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April 3, 2006 | by  | in News |
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AUS seeks MECA

The Vice Chancellors of New Zealand’s universities have been served with notices to initiate the multi-employer collective bargaining by the Association of University Staff (AUS).

Negotiations have already been occurring at a Tripartite Forum between the government, unions and the New Zealand Vice Chancellors’ Association (NZVCC). Salient understands that the NZVCC and the unions are together looking for the government to fund a ten percent pay increase for academic staff and six percent for general staff. AUS General Secretary Helen Kelly has said that there will be no point in using the negotiations with universities to undercut the tripartite forum.

According to Victoria University Vice-Chancellor Pat Walsh, the cooperation between the Vice-Chancellors and AUS was due to a memorandum of understanding agreed to after last year’s pay settlement. He believed that the two groups had a much better understanding than last year as they had been having continuing talks over the past six months. The cooperation has been due to a common belief that the country’s universities are under-funded in comparison with universities overseas and that university salaries are the first priority from increased government funding due to the loss of staff overseas where salaries are significantly higher.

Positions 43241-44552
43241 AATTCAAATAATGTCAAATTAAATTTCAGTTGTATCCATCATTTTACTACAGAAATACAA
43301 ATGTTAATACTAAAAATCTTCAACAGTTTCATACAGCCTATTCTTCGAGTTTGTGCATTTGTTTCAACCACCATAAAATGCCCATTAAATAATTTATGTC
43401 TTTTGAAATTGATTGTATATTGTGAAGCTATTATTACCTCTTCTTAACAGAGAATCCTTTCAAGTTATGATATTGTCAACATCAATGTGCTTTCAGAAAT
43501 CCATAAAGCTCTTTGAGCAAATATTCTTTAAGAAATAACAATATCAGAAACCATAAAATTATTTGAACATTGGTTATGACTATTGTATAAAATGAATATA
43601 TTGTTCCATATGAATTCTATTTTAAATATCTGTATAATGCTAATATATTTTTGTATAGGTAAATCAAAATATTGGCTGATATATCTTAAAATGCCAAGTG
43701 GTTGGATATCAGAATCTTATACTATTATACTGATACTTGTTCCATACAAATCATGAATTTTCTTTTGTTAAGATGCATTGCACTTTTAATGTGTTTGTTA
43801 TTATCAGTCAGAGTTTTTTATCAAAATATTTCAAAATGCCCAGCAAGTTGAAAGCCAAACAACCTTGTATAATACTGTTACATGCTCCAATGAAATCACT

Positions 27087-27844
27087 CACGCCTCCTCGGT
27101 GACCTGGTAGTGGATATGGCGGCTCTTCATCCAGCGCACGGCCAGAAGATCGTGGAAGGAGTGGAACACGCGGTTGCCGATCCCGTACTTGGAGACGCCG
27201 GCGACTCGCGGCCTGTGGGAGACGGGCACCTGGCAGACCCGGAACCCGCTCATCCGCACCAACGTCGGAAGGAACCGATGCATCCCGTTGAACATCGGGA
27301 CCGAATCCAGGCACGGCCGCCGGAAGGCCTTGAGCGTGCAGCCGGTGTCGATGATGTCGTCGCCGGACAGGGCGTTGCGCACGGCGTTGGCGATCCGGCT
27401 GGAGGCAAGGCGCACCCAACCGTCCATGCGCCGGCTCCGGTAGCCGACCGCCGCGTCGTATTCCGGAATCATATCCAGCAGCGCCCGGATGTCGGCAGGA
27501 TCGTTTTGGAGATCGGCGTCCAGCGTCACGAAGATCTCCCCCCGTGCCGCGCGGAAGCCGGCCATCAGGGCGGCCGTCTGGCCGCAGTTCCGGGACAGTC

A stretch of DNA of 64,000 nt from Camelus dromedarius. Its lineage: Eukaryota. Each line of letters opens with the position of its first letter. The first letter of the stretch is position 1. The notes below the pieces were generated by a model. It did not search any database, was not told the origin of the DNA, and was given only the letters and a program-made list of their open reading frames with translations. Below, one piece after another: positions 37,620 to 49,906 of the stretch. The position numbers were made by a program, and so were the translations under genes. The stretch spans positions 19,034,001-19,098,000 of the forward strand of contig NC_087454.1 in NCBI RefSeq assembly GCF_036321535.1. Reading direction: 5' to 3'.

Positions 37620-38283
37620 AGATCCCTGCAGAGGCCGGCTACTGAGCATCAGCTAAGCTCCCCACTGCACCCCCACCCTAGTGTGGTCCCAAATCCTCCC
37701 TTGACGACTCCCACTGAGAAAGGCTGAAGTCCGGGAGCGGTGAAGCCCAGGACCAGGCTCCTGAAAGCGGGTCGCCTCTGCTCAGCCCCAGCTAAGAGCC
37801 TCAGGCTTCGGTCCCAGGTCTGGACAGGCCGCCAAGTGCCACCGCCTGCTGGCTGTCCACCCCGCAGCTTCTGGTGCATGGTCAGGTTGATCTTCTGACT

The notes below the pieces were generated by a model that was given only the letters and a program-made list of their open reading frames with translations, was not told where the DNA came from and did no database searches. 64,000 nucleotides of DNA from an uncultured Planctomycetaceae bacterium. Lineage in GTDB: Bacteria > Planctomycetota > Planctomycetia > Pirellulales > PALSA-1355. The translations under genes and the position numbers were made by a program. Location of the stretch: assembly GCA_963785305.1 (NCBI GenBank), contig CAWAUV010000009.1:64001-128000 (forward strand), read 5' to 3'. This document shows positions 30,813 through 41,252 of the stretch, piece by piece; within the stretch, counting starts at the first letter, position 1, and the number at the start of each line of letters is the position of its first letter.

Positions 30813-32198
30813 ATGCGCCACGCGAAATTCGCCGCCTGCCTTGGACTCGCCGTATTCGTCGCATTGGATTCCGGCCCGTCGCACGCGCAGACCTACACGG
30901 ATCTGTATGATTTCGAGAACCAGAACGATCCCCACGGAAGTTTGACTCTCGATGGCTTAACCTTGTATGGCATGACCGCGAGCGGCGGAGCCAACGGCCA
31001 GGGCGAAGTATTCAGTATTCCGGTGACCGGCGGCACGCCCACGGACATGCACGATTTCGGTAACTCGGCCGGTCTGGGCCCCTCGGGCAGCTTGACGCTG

Department of Labour statistics also show that forty-eight percent of university or higher education lecturers and tutors vacancies could be filled adequately within eight to ten weeks in 2005. This has dropped from seventy-four percent in 2003, when a fill-ratio of lower than eighty percent is regarded as a shortage.

Kelly says Tertiary Education Minister Michael Cullen has acknowledged the problems of under-funding. Both Walsh and Kelly are unsure of the government’s commitment, with Walsh saying they were “cautions” with no commitment and Kelly saying that they were “hopeful that there would be money in the budget.”

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